One of the questions frequently asked by international sellers wanting to sell overseas is whether to translate their website for overseas customers, or to what extent they should localise their site.
My first thought in answering that question – and I imagine this is a thought shared by many customers – is that I wouldn’t considering buying something online unless I could do it from a website that was in my language. Not only would I not feel entirely comfortable using a site that wasn’t in my language, but it would probably be quite difficult for me to actually navigate in the first place.
Providing customers with a version of your website in their own language instantly makes them feel more comfortable; you’re giving them an environment that is more conducive to them parting with their money.
A study was carried out in 2011 by the European Commission (Flash Eurobarometer, Flash EB Series #313), showing that half of online users in the EU would not contemplate using an English version of a website if there wasn’t a version in their own language. So by not making some kind of provision for international visitors to your website, you may be losing out on extra business – making your website available in other languages could really increase your traffic.
Another finding from the report was that 90% of EU internet users said when given a choice of languages, they always visited a website in their own language. So when your business is up against others that do have websites in the local language, you’re potentially missing out on 90% of the market, which straightaway disadvantages you compared to your competitors.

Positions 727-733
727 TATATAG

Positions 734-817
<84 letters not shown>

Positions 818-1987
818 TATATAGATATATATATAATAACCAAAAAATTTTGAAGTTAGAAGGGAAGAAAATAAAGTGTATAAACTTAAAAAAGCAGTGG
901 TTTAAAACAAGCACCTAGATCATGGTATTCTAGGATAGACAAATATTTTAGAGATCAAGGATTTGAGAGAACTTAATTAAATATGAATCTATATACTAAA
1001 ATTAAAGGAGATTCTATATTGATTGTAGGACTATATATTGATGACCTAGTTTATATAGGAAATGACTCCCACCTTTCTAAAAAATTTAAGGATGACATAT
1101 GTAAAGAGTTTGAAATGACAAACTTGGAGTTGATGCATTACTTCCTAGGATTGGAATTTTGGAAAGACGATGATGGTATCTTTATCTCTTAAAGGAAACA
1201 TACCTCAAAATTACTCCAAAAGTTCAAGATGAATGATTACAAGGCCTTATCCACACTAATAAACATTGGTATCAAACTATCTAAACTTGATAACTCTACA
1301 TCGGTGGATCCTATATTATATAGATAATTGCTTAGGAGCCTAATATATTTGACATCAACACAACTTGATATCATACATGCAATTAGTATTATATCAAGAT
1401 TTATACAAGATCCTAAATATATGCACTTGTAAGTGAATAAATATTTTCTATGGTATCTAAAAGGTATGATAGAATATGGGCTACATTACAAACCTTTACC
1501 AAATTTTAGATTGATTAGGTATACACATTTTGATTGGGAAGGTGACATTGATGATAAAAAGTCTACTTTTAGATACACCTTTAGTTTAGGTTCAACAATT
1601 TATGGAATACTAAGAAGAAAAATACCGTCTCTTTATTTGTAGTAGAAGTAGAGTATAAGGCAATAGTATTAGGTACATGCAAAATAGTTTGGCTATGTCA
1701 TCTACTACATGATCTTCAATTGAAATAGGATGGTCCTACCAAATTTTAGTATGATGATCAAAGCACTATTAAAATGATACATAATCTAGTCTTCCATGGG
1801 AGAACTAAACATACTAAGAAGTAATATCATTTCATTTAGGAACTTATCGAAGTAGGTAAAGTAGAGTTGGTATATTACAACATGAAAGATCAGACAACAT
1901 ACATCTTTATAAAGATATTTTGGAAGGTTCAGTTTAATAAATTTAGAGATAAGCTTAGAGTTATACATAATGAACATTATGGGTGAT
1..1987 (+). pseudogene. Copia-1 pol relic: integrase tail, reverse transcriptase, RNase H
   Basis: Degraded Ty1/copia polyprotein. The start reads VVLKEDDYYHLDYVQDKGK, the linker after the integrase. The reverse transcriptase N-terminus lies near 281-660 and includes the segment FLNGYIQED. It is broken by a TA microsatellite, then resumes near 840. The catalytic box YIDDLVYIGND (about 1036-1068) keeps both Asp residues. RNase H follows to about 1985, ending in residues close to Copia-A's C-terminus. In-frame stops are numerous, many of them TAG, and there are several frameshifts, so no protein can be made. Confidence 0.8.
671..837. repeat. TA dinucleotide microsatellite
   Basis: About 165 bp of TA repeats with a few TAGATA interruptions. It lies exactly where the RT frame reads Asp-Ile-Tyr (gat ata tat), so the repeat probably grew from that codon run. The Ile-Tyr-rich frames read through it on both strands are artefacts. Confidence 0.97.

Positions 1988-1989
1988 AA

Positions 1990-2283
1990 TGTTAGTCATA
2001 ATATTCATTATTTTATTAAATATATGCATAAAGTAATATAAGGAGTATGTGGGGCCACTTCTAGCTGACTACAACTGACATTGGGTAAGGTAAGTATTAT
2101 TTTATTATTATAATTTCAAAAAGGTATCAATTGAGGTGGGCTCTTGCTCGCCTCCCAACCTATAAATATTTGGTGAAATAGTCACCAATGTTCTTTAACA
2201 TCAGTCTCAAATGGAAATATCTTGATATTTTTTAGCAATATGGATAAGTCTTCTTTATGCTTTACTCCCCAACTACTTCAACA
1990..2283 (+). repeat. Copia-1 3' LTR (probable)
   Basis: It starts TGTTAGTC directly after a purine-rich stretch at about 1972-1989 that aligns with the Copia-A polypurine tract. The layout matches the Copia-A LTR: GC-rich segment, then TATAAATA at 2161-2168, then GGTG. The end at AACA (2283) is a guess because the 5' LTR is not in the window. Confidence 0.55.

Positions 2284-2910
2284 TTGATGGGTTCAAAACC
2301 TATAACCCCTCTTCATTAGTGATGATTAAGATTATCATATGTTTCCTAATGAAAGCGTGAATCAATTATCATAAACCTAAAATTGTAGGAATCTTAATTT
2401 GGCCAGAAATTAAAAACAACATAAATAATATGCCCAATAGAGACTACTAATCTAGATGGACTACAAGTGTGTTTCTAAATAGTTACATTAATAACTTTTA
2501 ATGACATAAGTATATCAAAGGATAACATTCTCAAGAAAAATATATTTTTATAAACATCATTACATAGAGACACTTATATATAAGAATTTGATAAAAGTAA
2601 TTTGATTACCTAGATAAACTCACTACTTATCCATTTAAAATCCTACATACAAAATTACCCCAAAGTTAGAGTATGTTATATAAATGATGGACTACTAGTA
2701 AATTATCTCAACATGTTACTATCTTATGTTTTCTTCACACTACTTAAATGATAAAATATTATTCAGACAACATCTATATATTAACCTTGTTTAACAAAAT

Aside from the stats, it’s just a more professional look to have your website available in a variety of languages, and makes the consumer feel that you’re the real deal.
So if you are thinking about localising your website, just how far should you go? Should you fully makeover your website for different territories or simply translate the keywords?
Well, completely revamping and translating websites is an expensive business, so maybe start by offering a version of your website in one extra language to start with, and see how that impacts on your traffic and sales.
Of course, if you’re offering a website in a certain language, make sure you can support customers in that country – for example, a French site isn’t much good without being able to pick up calls or emails in French too. When localising your site, remember that there’s more to it than simply translating it. Be mindful of any local nuances and cultural differences, and aware of anything that might cause offence.
Though there will be a cost associated with localising your site, one way of saving money is by using World First to repatriate your profits from international sales. We take a smaller margin than the banks, so more of your money makes it home – which is just as it should be. Get in touch with us to find out more. You’ll be glad you did.